I admit that it did take me a long time to write this review -- I actually finished the book long before the holidays. It's not that I didn't enjoy the novel because I really did like so many things about it. I just wanted to love it; and instead, I only liked it a lot. I probably had incredibly high expectations. Having said that, I was once again extremely impressed with Mr. Lamb's storytelling abilities as well as his prose, and there were times that I was blown away by his descriptions or his way with words. Furthermore, I loved the complexity of the characters and how they had so many issues both with themselves and each other. I truly just love reading anything Mr. Lamb writes.
One thing that really stood out to me about WE ARE WATER was how well Mr. Lamb addressed the topic of family. The Oh family had a little bit of everything happen to them, and I loved how the author explored their individual reactions to tragedy and loss. I truly believe Mr. Lamb just sees people differently than most of us; and as a result, he has a unique ability to create memorable (and very real) characters. He also develops intense relationships between his characters that I find fascinating.
I definitely appreciated how this story was told through the eyes of various characters. I thought Mr. Lamb did an excellent job of capturing the different voices and revealing their stories in an interesting way. I think the presentation of different viewpoints as well as Mr. Lamb's use of flashbacks kept the story moving and and allowed him to reveal the family (and town's) secrets in bits and pieces. It also gave me a better understanding of the inner conflicts that there characters were experiencing because often, their actions were in direct opposition to their thoughts.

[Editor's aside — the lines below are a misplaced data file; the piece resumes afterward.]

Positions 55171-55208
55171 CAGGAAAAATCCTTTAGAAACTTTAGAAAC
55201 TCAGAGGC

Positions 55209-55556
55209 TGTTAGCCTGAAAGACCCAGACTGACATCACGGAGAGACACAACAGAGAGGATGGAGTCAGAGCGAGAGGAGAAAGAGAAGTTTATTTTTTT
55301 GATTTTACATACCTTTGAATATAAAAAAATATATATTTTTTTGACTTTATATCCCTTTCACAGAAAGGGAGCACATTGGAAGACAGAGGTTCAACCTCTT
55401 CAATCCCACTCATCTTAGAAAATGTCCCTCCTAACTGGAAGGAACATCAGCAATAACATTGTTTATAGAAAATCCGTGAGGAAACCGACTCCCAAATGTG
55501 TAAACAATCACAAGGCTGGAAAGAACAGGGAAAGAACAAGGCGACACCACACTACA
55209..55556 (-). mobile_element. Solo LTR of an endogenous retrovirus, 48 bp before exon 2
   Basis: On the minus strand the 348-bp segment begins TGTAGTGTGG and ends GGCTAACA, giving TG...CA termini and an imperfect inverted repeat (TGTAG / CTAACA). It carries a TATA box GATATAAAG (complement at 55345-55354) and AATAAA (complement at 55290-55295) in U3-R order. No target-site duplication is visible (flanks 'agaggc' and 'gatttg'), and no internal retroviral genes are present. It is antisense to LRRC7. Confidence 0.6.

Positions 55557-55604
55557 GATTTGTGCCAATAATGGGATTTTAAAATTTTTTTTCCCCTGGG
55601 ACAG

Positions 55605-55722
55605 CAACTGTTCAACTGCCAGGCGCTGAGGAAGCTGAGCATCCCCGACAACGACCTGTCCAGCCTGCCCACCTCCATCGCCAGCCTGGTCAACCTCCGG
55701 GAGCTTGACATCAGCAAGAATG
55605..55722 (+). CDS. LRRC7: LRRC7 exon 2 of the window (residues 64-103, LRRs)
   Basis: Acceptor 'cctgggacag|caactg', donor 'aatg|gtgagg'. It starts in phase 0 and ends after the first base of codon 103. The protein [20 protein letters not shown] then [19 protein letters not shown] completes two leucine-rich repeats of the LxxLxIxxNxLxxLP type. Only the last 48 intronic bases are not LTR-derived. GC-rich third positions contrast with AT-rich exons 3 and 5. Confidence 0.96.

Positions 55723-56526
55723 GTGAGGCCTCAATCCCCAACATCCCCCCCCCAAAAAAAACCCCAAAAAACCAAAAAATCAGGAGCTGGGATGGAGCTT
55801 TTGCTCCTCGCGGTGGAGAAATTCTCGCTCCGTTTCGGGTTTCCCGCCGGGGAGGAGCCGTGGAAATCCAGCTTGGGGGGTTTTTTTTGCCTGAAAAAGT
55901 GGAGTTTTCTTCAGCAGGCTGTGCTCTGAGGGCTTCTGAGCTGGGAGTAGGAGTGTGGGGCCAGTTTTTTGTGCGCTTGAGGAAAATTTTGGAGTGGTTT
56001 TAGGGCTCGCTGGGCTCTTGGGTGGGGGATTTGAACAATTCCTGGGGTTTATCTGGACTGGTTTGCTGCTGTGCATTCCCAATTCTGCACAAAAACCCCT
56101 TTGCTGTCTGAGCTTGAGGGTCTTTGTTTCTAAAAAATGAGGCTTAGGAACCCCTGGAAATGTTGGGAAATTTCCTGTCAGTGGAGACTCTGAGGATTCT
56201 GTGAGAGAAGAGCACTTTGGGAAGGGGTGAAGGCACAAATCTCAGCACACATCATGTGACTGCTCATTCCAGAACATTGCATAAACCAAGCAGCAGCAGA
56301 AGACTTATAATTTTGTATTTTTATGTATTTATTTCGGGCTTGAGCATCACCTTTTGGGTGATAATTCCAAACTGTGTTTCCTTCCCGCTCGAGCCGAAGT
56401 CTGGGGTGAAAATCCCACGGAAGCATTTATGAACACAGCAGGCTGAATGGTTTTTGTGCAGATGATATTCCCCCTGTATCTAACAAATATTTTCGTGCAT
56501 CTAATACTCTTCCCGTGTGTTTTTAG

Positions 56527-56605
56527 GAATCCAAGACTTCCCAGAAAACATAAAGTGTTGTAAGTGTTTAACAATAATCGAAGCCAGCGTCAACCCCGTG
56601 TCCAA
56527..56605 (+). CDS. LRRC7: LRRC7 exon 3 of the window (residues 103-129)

In WE ARE WATER, Mr. Lamb did an excellent job of showing the strength and resilience of humans; and I just love that message. Though there were many major and minor losses that occurred to this family, Mr. Lamb managed not to make this book a total downer. Rather, he demonstrated how much of a challenge the entire healing process is and how different people handle the pain. Furthermore, he showcased the power of hope and redemption which ultimately is why I think this novel was so special.
WE ARE WATER would make an outstanding book club selection and I have a feeling that many groups will be choosing this novel... especially once it's released in paperback. There is a reading guide available with fourteen thought-provoking questions. Some of the themes you might want to explore include family dynamics, parent/child relationships, marriage, abuse, prejudice, social injustices, crime, rape, forgiveness, redemption, healing, grief, loss, and love. I listed quite a few major themes, but trust me when I say there are many, many more!
WE ARE WATER is a gripping family saga with memorable characters and an intriguing story. Highly recommended to fans of Wally Lamb and readers who enjoy books about complex families.
I received a copy of this novel at this year's BEA.